The news of the devastating 7.8 magnitude earthquake in southern Turkey and Syria has been distressing, to say the least. Massive urban destruction, millions without basic services, thousands of people still trapped under rubble, and so far, more than 20,000 people have been declared dead.
The quake hit a challenged region at a deeply inopportune moment. Syria has been enmeshed in a civil war that has lasted over a decade, often spilling over into the Turkish borderlands; the epicenter of the disaster heaped even greater cataclysm on an area that has already dealt with so much. What’s more, the harsh winter weather has made rescue efforts more difficult and survival less likely.
The international response has been swift, with relief agencies from around the world converging on the region to lend assistance and provide support. Still, there is much to be done. The U.S. has already begun its disaster relief in Turkey, but it can and should do more. Not only is this a righteous undertaking, but it is also well within the ambit of our geopolitical interests. This sort of emergency aid, provided by competent American experts on the ground, is a perfect example of something the United States truly excels at: soft power.
Soft power, a concept coined by the political scientist Joseph Nye Jr., is “a country’s ability to influence others without resorting to coercive pressure.” In his book on the subject, Nye details three key sources of a nation’s soft power: culture, political values, and foreign policies. All of these are “attractive” forces that do not compel but convince foreign nations to work in our interests. Traditionally, soft power has been wielded by the private sector — think Coca-Cola, Hollywood, and pop music — although governments can use this approach as well. Soft power can enhance our reputation abroad, with both governments and populations, leading to stronger relationships that can be used to forward our interests.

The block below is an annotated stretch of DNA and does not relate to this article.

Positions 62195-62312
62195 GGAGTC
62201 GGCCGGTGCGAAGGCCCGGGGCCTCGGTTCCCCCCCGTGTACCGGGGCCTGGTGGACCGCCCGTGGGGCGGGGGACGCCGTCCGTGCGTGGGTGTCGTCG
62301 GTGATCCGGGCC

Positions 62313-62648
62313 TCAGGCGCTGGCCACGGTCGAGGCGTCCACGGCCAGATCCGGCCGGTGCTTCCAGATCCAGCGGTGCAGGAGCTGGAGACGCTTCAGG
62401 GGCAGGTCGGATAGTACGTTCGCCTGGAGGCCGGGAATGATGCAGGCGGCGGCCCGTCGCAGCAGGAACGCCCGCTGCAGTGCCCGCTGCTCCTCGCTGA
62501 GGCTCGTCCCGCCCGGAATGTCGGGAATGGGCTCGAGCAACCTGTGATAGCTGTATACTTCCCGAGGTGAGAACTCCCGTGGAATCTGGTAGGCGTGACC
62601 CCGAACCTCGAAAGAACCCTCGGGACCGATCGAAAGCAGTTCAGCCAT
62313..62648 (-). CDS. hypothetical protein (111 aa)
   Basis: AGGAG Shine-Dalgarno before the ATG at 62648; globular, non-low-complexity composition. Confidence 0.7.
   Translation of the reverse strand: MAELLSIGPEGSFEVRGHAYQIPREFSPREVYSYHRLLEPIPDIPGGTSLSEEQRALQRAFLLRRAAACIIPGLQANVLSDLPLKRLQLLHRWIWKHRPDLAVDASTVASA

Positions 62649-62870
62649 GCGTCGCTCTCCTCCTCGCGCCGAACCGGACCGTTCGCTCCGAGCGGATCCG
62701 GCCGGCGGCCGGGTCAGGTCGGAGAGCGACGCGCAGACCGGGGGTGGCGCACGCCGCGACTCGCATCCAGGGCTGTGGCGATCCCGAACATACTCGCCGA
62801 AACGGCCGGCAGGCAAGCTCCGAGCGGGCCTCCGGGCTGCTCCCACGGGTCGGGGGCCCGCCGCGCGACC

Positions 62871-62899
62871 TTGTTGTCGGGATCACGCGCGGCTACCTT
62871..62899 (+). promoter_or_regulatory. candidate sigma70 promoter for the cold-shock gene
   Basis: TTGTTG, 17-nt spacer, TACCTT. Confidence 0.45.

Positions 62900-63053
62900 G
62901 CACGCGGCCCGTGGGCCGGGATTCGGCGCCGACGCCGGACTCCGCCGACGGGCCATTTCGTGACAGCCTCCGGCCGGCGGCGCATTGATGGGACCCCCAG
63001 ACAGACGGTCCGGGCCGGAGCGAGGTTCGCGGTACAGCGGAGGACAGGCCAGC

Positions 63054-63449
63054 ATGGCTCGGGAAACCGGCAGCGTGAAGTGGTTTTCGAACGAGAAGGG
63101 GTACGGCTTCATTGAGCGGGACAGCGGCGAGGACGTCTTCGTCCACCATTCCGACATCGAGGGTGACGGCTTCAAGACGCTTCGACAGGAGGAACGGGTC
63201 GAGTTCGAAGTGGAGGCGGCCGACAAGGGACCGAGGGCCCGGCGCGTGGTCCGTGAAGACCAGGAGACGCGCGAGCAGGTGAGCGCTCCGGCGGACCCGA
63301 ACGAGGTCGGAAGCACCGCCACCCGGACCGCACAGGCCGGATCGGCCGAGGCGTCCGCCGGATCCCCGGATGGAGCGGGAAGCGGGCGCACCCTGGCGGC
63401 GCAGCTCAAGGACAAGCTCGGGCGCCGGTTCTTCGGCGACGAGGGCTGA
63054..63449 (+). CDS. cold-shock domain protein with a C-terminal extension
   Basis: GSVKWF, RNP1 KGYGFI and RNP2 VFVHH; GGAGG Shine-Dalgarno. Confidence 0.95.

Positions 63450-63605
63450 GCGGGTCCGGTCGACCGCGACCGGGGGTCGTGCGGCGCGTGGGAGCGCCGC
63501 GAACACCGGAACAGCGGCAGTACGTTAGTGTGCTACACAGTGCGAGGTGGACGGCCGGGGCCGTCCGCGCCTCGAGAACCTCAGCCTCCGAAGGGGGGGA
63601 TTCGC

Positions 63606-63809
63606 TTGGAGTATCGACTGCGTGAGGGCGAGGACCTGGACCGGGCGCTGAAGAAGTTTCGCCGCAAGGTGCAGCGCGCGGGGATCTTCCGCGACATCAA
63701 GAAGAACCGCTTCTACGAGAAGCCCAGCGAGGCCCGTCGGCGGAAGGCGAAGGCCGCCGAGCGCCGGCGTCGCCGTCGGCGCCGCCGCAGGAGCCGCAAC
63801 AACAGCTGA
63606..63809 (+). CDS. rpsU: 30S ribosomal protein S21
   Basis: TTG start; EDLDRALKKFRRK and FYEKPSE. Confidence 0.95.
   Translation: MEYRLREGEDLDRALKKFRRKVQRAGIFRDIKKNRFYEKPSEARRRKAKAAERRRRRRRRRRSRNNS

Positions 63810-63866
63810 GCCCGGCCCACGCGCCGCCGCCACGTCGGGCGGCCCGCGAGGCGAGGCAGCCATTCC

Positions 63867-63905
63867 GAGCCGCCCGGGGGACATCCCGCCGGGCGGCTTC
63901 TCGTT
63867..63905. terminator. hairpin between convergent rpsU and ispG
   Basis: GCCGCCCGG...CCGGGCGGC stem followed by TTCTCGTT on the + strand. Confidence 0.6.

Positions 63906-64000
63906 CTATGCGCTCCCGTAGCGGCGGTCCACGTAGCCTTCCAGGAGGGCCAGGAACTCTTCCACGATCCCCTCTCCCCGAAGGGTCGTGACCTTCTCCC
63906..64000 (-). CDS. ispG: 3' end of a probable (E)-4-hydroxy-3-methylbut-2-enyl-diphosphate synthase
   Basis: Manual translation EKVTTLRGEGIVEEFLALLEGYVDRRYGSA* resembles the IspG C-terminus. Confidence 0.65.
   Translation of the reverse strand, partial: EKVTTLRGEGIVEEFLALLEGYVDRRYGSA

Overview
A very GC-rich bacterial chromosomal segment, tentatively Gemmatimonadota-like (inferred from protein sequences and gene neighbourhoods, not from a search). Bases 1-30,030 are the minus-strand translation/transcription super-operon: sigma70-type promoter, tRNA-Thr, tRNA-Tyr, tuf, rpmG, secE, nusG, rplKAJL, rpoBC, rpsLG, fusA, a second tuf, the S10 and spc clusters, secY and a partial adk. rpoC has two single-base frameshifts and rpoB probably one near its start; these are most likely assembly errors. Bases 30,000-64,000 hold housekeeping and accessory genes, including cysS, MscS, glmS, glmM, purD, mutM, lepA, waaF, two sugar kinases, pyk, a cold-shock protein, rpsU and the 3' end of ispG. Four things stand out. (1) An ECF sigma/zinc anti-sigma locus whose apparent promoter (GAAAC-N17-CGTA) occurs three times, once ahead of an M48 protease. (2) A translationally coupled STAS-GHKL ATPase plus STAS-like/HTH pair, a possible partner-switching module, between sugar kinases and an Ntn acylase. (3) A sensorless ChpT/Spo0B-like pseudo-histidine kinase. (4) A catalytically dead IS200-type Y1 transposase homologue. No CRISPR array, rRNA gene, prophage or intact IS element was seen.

One of the prime ways for the government to get involved in the soft power game is through foreign aid and humanitarian assistance. These are often unpopular programs on the political right, but they need not be. The goal of this aid should be to enhance the U.S.’s international image in order to better achieve our geopolitical ends; unfortunately, this realist understanding is too often subsumed by a bureaucracy that seeks to promote radical leftism overseas.
Nonmilitary aid (around 0.5 percent of the annual federal budget) allows us to reach a broad group of countries and expand our influence to regions in which we do not desire military involvement. It is an incredibly useful diplomatic tool that should not be discarded by conservatives just because it is associated with Democrat causes.
A conservative approach to American foreign aid would entail remaining noncontroversial at home and abroad, as well as looking for ways to get the most bang for our buck. We should focus on leveraging our unique expertise and abilities, as well as the basic values of freedom and liberty, which form the foundation of our national creed. These strategies would allow us to gain the most reputationally while remaining efficient and task-focused. Disaster relief is a perfect example of this style of soft power.
The U.S. is a world leader in international disaster relief, handled mostly by the Office of U.S. Foreign Disaster Assistance (OFDA) under the auspices of the U.S. Agency for International Development (USAID). This agency provides support in the immediate aftermath of natural disasters, as well as expertise in resilience and mitigation. OFDA sends Disaster Assistance Response Teams (DARTs) abroad to respond to disasters, coordinate recovery efforts, and help in search and rescue — some of which are already on the ground in Turkey. This emergency triage is vital in the early period after a catastrophe, and the U.S. is one of few nations capable of such a response.